3 Things You Must Do If You Want To Be Flexible

Flexible Aerialist performing a split pose on an aerial silk apparatus

Do you want to be flexible? Flexibility is the ability of a joint to achieve a full range of motion. Contrary to popular belief, it is not only reserved for dancers, yogis, contortionists, and martial artists – flexibility is for everyone! Being flexible will help to increase circulation, reduce muscle soreness and fatigue, improve balance and coordination, and help maintain healthy joints.

According to M. Alter, the benefits of stretching include:

  • Enhanced physical fitness
  • Help to learn and perform skilled movements
  • Mental and physical relaxation
  • Increased body awareness
  • Less risk of injury (to joints, muscles, tendons)
  • Reduced soreness in muscles
  • Less muscle tension
  • More suppleness (better lubrication of connective tissues)
  • Less painful menstruation in females

One of the main complaints I get from clients is “I wish I were more flexible.” While Thai Massage has benefits in aiding flexibility; much like body-building, flexibility is something that needs to be trained and worked on independently. So, if you want to be flexible you have to work on it.

Woman receiving Thai Massage

So, how does one get more flexible? I’ll break it down for you simply. Here are three things you must do if you want to be flexible:

1- Make sure muscles are warm

Don’t stretch cold! Warming up the muscles before any activity is crucial in preventing muscle strain injuries. Since these injuries can slow down your progress, make sure to warm up your muscles. You can choose a dynamic active warm-up, a heat pad, sauna, shower, etc. Your goal with a warm-up is to increase your body temperature by a couple of degrees, so make sure your muscles are warm before you train your flexibility. According to this study, warm-up significantly increased hamstring flexibility in test subjects.

For a general active warm-up, start with joint rotations, then at least five minutes of aerobic activity. You can then add static and dynamic stretches to complete your warm-up. Finish this before attempting your sport or exercise, and complete your activity with a cool down. (Read about “how to stretch” here)

Flexible aerialist performing a back bend on an aerial silk apparatus
Exercising outside on a hot, sunny day can help you warm-up faster!

2- Stretch every day

There are many different types of stretching you can do, such as static, active, dynamic, isometric, ballistic, and PNF stretching. (Read more about the types of stretches here) Each type of stretch offers different benefits, and I like to use a combination of these when I train.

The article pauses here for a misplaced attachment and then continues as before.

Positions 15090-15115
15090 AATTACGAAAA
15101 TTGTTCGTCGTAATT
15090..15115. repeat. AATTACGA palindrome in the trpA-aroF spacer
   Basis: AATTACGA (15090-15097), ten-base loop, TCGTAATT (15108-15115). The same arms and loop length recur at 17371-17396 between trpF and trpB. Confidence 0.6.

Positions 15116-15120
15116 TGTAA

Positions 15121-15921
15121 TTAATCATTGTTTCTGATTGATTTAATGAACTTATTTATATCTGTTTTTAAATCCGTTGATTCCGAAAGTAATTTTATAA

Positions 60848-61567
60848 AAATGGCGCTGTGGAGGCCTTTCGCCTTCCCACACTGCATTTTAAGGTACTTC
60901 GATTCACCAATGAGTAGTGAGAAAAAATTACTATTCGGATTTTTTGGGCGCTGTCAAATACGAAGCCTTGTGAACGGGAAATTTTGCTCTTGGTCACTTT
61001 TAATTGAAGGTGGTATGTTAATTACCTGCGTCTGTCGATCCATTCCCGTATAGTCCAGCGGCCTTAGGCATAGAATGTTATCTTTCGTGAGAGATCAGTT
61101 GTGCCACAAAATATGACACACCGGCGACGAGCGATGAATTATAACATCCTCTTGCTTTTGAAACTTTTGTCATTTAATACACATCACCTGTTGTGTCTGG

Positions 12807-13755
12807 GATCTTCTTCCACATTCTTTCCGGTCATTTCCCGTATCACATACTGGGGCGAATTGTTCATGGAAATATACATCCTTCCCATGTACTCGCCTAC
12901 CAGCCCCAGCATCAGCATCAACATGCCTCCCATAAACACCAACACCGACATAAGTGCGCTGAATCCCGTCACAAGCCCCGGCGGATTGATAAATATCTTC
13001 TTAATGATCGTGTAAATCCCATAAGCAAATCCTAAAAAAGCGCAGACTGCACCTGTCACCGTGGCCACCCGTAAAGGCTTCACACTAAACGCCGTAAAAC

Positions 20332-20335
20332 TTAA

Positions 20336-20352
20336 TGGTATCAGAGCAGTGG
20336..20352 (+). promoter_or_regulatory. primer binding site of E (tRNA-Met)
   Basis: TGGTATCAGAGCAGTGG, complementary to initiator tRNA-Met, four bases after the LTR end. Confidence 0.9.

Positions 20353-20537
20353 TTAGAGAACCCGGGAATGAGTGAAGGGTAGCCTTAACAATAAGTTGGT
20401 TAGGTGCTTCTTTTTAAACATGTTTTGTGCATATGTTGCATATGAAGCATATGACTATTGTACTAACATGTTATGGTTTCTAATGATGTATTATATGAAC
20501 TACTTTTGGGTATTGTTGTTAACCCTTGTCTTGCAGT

The ideal length of time to hold a static stretch is 30 seconds for maximum increase in ROM. In this study, the test subjects who stretched 5 days a week were able to achieve an increase in ROM. That would equate to 30 seconds per side per stretch, 5 days a week. For example, if you want to work on your hamstring flexibility as well as your shoulder flexibility, you could then do 2 minutes of stretching every weekday and see a benefit.

Aerialist practicing splits on an aerial apparatus
If the goal is splits: work on splits every day!

3- Focus on strength and flexibility

Stretching alone won’t improve your flexibility. Strength training should be combined with stretching to get optimal improvements in flexibility (Source). Not only can strength training increase your flexibility, it ensures you do so safely. To prevent injury, any increase in range of motion must come with the strength required to hold the joint at the higher end-range. (For more information, read on here)

You need strong muscles to support your body. To strengthen your muscles while you stretch, you can choose to do active or isometric stretching. Active stretching strengthens the antagonist muscles, whereas isometric stretching strengthens the agonist muscles. Both are necessary if you want to increase your flexibility. For more information on this, check out this resource.

Two women rock climbing
Strength-training doesn’t have to be lifting heavy weights!

There you have it! You only need to do 3 things to increase your flexibility! Stretching can sometimes be seen as an annoyance – I’m often told it’s “just another thing I have to do”. While time can be seen as a big inhibitor, you only need to change your mindset to accomplish this goal. See how your life can change if you instead tell yourself, “that’s just three things and just a few minutes a day”.


If you are in Sioux Falls and interested in training your flexibility, Cirka Performance Arts has incredible instructors.


Simão R, Lemos A, Salles B, Leite T, Oliveira É, Rhea M, Reis VM. The influence of strength, flexibility, and simultaneous training on flexibility and strength gains. J Strength Cond Res. 2011 May;25(5):1333-8. doi: 10.1519/JSC.0b013e3181da85bf. PMID: 21386731.

O’Sullivan K, Murray E, Sainsbury D. The effect of warm-up, static stretching and dynamic stretching on hamstring flexibility in previously injured subjects. BMC Musculoskelet Disord. 2009 Apr 16;10:37. doi: 10.1186/1471-2474-10-37. PMID: 19371432; PMCID: PMC2679703.

Bandy WD, Irion JM, Briggler M. The effect of time and frequency of static stretching on flexibility of the hamstring muscles. Phys Ther. 1997 Oct;77(10):1090-6. doi: 10.1093/ptj/77.10.1090. PMID: 9327823.

Hotta K, Behnke BJ, Arjmandi B, Ghosh P, Chen B, Brooks R, Maraj JJ, Elam ML, Maher P, Kurien D, Churchill A, Sepulveda JL, Kabolowsky MB, Christou DD, Muller-Delp JM. Daily muscle stretching enhances blood flow, endothelial function, capillarity, vascular volume and connectivity in aged skeletal muscle. J Physiol. 2018 May 15;596(10):1903-1917. doi: 10.1113/JP275459. Epub 2018 Apr 5. PMID: 29623692; PMCID: PMC5978284. – https://pubmed.ncbi.nlm.nih.gov/29623692/


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